Hearing into whether ombudsman should examine Taverner appointment won’t be fast tracked, judge says

Hearing into whether ombudsman should examine Taverner appointment won’t be fast tracked, judge says

An Ontario Divisional court judge has ruled there’s no need for an expedited hearing that could force the ombudsman to investigate the appointment of a close friend of Premier Doug Ford to head the OPP.

Justice Herman Wilton-Siegel ruled Monday that there is no reason to jump the queue, though he wants the matter dealt with “in a timely manner.”

Deputy Commissioner Brad Blair, who served as interim OPP commissioner until going public with complaints about the Progressive Conservatives’ controversial hiring of Toronto police Supt. Ron Taverner, wants ombudsman Paul Dubé to review the matter.

Public confidence is … essential in policing,” Blair’s lawyer, Julian Falconer, told the court, noting “political interference in the running of the OPP” should worry all Ontarians.

“This is not a personal attack on Mr. Taverner,” Falconer said of the long-time Ford friend.

Wilton-Siegel stressed that no evidence of that was before the court.

Blair filed an application to Divisional Court “to determine and enforce the jurisdiction” of hiring process on an “expedited” basis.

But Dubé has declined to investigate, insisting it is beyond his jurisdiction.

“The ombudsman has no standing whatsoever to keep someone from being appointed,” said Frank Cesario, the ombudsman’s lawyer.

“The ombudsman simply has the power to make a report,” said Cesario.

Falconer countered that “there is some irony that I am debating with counsel for the ombudsman whether the ombudsman can be effective — it’s weird.”

Integrity commissioner J. David Wake is conducting a probe into the hiring after a complaint by New Democrat MPP Kevin Yarde (Brampton North).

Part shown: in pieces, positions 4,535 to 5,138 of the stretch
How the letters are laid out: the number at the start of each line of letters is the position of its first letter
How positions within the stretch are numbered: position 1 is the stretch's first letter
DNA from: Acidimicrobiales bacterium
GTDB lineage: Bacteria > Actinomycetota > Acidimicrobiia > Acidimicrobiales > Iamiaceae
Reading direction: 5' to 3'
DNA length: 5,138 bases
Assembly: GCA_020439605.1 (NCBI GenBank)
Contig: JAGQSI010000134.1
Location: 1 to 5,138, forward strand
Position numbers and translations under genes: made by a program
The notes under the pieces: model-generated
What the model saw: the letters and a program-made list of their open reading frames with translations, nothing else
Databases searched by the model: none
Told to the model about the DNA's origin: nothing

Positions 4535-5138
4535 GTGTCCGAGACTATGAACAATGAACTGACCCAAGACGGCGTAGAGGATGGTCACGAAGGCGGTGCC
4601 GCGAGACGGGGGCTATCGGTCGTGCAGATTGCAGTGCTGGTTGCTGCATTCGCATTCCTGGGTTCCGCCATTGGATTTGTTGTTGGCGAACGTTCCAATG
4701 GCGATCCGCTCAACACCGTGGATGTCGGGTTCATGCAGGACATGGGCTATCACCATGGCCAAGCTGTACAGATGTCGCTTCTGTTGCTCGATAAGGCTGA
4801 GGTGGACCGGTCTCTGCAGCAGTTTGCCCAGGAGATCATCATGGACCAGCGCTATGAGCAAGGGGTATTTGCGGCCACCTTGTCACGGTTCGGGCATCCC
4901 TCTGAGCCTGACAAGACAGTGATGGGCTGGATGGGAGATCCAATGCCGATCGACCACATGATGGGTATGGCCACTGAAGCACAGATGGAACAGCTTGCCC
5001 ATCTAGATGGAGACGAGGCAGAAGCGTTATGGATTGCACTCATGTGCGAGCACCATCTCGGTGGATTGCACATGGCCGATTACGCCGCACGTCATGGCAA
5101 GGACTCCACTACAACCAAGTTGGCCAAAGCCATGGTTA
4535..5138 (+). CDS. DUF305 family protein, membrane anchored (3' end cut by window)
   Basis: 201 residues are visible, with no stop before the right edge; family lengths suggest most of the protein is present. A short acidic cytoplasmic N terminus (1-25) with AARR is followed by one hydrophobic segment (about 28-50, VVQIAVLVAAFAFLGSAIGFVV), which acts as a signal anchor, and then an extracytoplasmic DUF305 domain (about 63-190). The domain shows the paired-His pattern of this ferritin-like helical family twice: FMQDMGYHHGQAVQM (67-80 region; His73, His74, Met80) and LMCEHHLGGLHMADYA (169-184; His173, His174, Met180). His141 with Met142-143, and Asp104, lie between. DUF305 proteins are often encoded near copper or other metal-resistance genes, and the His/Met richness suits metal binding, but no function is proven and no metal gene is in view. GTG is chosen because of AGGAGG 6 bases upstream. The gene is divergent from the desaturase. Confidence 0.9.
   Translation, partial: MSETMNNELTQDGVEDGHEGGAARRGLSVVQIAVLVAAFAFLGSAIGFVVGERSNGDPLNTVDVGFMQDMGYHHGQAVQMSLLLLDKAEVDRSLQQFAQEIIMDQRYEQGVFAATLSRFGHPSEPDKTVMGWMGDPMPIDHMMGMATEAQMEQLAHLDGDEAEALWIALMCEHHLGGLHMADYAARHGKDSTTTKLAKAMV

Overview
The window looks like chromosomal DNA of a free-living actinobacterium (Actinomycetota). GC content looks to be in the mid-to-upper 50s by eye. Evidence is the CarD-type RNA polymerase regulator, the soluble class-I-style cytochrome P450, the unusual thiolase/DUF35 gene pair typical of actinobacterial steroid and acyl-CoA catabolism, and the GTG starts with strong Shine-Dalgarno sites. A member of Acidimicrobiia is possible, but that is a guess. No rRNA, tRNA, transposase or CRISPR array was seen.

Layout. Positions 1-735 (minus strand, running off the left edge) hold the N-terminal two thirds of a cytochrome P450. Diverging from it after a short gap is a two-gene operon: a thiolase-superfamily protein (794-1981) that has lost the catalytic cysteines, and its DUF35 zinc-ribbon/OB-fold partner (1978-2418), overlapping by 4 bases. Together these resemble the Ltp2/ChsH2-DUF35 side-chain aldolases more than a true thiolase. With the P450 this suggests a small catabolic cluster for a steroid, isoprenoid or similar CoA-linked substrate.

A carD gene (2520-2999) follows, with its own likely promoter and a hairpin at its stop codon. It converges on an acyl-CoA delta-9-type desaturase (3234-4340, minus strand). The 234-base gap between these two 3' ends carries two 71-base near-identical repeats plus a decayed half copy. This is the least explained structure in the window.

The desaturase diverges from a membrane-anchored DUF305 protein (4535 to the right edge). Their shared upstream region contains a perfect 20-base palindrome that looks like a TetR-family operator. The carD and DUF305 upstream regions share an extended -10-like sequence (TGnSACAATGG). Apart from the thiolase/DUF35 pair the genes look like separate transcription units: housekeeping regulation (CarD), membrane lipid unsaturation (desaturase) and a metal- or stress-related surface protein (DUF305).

Wake is examining whether the premier breached the Member’s Integrity Act in the appointment of Taverner, 72, whose Toronto police command in the northwest corner of the city includes the Ford home base of Etobicoke.

Falconer argued that report would be ineffective because the legislature can ignore it.

Ford’s government appointed Taverner OPP commissioner on Nov. 29, triggering concerns about the independence of the force, which has investigated provincial governments in the past.

The 51-year police veteran asked his appointment be postponed during the integrity commissioner’s review. Taverner has returned to his previous Toronto police duties in the meantime.

Ford has insisted he did not push for his friend to be hired, but he has blasted Blair for complaining.

In December, the premier said it was “sour grapes” because the 32-year OPP veteran was a runner-up to Taverner.

“There is a lot of misinformation going out there,” said Ford, pointing to Blair’s nine-page letter to Dubé on Dec. 11.

“I get it that he’s upset that he didn’t win a fair process. I understand. Did he step over the line on a lot of things? I’m going to let the media decide that — and I wish you would look into that actually,” he said

In his letter, the OPP deputy commissioner alleged the premier’s chief of staff, Dean French, asked the force “to purchase a large camper-type vehicle … modified to specifications the premier’s office would provide us” and keep the $50,000 customization costs “off the books.”

On Dec. 18, Ford called that “a baseless claim without merit.”

“That’s just not accurate whatsoever. I asked if they had a used one,” he said.

The premier did not say why he needed the van or why his office allegedly wanted the costs of customizing the van kept hidden. He is currently driven around in a police SUV.

Blair served as interim commissioner after the retirement of commissioner Vince Hawkes last fall.

In the wake of his letter to Dubé he was replaced by Gary Couture.

Robert Benzie is the Star’s Queen’s Park bureau chief and a reporter covering Ontario politics. Follow him on Twitter: @robertbenzie

Rob Ferguson is a Toronto-based reporter covering Ontario politics. Follow him on Twitter: @robferguson1

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